Determinants, Consequences and Perspectives of Land Reform Politics in Newly Industrializing Countries

A Comparison of the Indian and the South African Case

by David Betge (Author)
©2017 Thesis 419 Pages


This comparative case study addresses central determinants of inequalities that persist in India and South Africa. The particular focus of the study is on programs aiming at the redistribution of land to the landless poor and these programs’ consequences. The central question is why extreme inequalities persist despite land redistribution programs that have been in place for decades and what role different actors and dominant ideas play in this. Beyond this empirical focus, the study transcends theoretical cleavages in the social sciences by following the basic ideas of Giddens’ Structurational Theory. An actor-centred approach is chosen as the primary tool for analysis. It is complemented with a structurational approach to discourse analysis for a detailed analysis of actors’ preferences.

Table Of Contents

  • Cover
  • Title
  • Copyright
  • About the author(s)/editor(s)
  • About the book
  • This eBook can be cited
  • Contents
  • List of Tables and Figures
  • Acknowledgements
  • Acronyms and Abbreviations
  • Abstract
  • Chapter One: Problem definition and research agenda
  • 1.1. Review of the literature
  • 1.1.1. Literature on the South African land reforms
  • 1.1.2. Literature on the Indian Land Reforms
  • 1.1.3. Gaps and ambiguities in the literature – and how to address them
  • 1.2. Walking beyond the well-trodden path: Objectives and relevance
  • 1.2.1. Notable differences between the cases
  • 1.2.2. Research questions and scope of the study
  • 1.3. Conclusion
  • Chapter Two: Theoretical and methodological framework
  • 2.1. Outline of the theoretical framework
  • 2.2. Enhancing the depth of the analysis
  • 2.3. Hypotheses
  • 2.4. Research methods
  • 2.4.1. Case study and case comparison
  • 2.4.2. Structurational Discourse Analysis
  • 2.4.3. Semi-structured expert and actor interviews
  • 2.4.4. How to corroborate the hypotheses
  • 2.5. Conclusion: Benefits and restrictions of the approach
  • Chapter Three: The interdependence of actors and structures: Analysing actors, preferences, institutions and actor constellations for the South African case
  • 3.1. Missed opportunities - The South African land reforms
  • 3.2. A dual agrarian structure? The structural setting of South African agriculture
  • 3.3. Setting the agenda - Actors’ preferences and objectives
  • 3.3.1. Liberal opposition - The Democratic Alliance
  • 3.3.2. Radical opposition - The Economic Freedom Fighters
  • 3.3.3. Organised agricultural business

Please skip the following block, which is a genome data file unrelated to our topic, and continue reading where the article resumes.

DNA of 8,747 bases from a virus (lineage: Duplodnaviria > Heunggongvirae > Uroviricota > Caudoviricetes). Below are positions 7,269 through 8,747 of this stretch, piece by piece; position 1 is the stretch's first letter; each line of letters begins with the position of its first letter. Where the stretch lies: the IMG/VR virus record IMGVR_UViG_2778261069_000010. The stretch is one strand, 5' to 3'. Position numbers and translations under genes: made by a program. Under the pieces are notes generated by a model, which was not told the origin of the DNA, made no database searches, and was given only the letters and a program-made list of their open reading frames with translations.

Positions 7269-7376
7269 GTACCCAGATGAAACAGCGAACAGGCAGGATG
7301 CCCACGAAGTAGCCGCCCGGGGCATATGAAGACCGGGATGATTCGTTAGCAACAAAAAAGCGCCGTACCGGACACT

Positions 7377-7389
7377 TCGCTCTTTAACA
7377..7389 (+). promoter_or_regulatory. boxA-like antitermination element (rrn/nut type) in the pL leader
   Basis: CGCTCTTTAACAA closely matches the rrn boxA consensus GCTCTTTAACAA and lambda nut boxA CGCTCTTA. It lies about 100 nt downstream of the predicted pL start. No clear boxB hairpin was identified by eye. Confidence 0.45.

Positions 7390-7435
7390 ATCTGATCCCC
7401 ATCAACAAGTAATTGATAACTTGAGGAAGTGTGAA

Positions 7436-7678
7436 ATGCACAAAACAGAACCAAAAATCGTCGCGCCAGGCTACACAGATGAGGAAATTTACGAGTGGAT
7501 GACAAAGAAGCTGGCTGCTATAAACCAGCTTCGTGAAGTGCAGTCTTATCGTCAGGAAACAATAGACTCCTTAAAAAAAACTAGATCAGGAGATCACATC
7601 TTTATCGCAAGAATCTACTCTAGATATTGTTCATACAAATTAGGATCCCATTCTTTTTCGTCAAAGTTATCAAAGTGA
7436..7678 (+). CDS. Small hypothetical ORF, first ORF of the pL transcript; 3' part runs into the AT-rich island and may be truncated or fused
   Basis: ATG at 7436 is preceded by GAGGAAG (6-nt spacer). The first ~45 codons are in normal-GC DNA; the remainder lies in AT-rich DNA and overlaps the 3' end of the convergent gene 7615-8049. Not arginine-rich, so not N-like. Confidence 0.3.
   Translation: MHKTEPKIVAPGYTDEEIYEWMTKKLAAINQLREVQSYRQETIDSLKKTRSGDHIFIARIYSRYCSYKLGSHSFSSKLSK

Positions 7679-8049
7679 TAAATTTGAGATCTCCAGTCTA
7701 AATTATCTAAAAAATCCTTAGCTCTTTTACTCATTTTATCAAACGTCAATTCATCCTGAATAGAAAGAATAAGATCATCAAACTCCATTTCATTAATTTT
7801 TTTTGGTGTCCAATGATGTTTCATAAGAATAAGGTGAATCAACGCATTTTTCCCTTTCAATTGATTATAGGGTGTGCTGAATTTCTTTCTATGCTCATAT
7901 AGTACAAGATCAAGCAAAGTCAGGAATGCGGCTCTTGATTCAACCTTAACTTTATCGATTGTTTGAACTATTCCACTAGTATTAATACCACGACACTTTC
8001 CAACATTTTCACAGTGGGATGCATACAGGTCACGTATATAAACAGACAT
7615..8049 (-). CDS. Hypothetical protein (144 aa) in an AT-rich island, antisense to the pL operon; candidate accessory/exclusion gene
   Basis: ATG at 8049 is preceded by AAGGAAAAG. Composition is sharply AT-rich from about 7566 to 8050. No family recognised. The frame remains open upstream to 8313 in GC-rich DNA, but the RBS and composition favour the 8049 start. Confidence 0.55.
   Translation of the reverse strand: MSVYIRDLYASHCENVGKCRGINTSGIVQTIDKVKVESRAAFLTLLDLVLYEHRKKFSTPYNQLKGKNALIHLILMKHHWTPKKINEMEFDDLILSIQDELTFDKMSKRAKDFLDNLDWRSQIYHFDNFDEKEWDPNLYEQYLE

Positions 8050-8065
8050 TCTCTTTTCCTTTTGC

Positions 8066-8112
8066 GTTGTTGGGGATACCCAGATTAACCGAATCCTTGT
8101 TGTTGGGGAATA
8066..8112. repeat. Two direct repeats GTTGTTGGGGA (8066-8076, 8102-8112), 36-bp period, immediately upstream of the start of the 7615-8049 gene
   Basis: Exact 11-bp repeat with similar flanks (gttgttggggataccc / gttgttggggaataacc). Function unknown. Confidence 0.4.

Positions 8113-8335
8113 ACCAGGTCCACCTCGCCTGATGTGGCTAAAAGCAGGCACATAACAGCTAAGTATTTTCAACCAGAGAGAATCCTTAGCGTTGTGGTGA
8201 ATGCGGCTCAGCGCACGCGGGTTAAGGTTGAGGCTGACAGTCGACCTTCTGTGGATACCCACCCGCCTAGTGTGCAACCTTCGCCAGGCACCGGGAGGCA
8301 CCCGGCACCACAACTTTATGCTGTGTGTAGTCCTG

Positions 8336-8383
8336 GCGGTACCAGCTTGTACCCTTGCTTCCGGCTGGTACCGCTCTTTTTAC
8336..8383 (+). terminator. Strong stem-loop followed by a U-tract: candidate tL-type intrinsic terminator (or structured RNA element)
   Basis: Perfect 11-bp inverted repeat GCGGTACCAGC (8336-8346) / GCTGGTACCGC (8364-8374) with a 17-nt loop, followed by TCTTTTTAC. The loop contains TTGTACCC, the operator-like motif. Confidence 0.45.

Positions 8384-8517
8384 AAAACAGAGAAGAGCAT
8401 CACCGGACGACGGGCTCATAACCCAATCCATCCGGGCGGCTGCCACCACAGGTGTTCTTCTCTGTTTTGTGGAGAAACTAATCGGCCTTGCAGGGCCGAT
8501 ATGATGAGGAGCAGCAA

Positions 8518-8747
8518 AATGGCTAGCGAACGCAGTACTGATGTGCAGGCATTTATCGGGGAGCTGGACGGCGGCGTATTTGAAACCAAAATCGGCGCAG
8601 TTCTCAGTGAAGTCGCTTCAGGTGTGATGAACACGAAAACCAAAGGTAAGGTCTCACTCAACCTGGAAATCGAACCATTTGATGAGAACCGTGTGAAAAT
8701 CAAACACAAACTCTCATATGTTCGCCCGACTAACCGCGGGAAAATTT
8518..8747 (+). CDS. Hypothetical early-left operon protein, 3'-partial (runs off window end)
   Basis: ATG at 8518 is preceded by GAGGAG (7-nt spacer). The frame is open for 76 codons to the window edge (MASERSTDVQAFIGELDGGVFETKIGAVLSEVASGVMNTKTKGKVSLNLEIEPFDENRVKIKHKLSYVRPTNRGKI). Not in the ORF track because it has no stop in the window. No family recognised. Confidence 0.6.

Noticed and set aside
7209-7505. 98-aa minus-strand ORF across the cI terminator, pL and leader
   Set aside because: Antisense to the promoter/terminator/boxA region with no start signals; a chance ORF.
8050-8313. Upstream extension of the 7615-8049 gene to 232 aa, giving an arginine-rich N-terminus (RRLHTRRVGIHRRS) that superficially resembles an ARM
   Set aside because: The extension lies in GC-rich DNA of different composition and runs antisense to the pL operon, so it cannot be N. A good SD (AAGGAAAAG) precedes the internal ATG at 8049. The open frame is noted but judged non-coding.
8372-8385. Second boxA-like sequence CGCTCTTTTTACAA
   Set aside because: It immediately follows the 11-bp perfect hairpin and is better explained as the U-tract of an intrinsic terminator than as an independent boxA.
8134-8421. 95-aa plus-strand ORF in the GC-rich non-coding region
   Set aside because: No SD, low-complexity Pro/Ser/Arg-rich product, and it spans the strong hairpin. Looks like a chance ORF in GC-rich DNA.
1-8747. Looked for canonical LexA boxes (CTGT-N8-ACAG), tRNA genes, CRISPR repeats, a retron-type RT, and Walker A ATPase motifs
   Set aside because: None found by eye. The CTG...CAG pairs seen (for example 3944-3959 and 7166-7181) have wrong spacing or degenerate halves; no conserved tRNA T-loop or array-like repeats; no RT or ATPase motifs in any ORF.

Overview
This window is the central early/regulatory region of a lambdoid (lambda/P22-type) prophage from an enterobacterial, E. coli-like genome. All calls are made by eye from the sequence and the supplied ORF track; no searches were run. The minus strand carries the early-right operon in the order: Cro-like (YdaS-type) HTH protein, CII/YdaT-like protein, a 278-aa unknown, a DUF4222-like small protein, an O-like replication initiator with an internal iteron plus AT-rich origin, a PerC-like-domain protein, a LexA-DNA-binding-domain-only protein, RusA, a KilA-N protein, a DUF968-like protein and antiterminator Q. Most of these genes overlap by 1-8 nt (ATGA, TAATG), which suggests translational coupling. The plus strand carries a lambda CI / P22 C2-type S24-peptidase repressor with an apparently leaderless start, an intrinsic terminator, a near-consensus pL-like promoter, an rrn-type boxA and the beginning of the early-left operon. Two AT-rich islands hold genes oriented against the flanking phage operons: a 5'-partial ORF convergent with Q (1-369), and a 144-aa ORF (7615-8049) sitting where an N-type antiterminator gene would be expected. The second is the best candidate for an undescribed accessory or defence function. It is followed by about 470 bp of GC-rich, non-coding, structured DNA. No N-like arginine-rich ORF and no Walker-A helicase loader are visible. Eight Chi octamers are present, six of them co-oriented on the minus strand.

• 3.3.4. The main land reform target groups
  • 3.3.5. The ANC
  • 3.3.6. The Government
  • 3.4. Agricultural development and the centrality of food security: Analysis of the dominant discourse
  • 3.5. An unlikely alliance? Actor constellations and interactions
  • 3.6. Conclusion
  • Chapter Four: Actors and structures in the Indian case
  • 4.1. Benami transfers and stagnation: History and status of the Indian land reforms
  • 4.2. From Socialism to state centred Capitalism? The context of Indian agriculture
  • 4.3. Preferences of central actors
  • 4.3.1. Liberal or radical? The Bharatiya Janata Party
  • 4.3.2. Organised agricultural business
  • 4.3.3. The main land reform target groups
  • 4.3.4. The Indian National Congress
  • 4.3.5. The Government
  • 4.4. Growth for food security: The dominant discourse on land reforms
  • 4.5. Actor constellations and interactions on the national level
  • 4.6. Conclusion
  • Chapter Five: The meta-institutional setting
  • 5.1. Food Security vs. Food Sovereignty: The dominant paradigms on agriculture and land reforms on the international level
  • 5.2. Land reforms for the market – through the market
  • 5.3. Creating a level playing field? Rules and effects of the WTO Agreement on Agriculture
  • 5.4. India and South Africa within the meta-institutional setting
  • 5.4.1. South Africa’s agricultural sector in a global context
  • 5.4.2. Actors’ preferences and the international level in South Africa
  • 5.4.3. India’s agricultural sector in a global context
  • 5.4.4. Actors’ preferences and the international level in India
  • 5.5. Conclusion
  • Chapter Six: Analysing land related interactions on the ground in South Africa
  • 6.1. The Western Cape: Institutional setting
  • 6.1.1. Ground level case one: The Dwars River Valley
  • 6.1.2. Within-case analysis
  • 6.1.3. Ground level case two: The Bergrivier Farmers
  • 6.1.4. Within-case analysis
  • 6.1.5. Cross-case analysis
  • 6.2. The Eastern Cape: Institutional setting
  • 6.2.1. Ground level case three: The Sewefontein Boerdery Trust
  • 6.2.2. Within-case analysis
  • 6.2.3. Ground level case four: The Magwa tea venture
  • 6.2.4. Within-case analysis
  • 6.2.5. Cross-case analysis
  • 6.3. Conclusion: Comparing Eastern Cape and Western Cape
  • Chapter Seven: Analysing land related interactions on the ground in India
  • 7.1. Gujarat: Institutional setting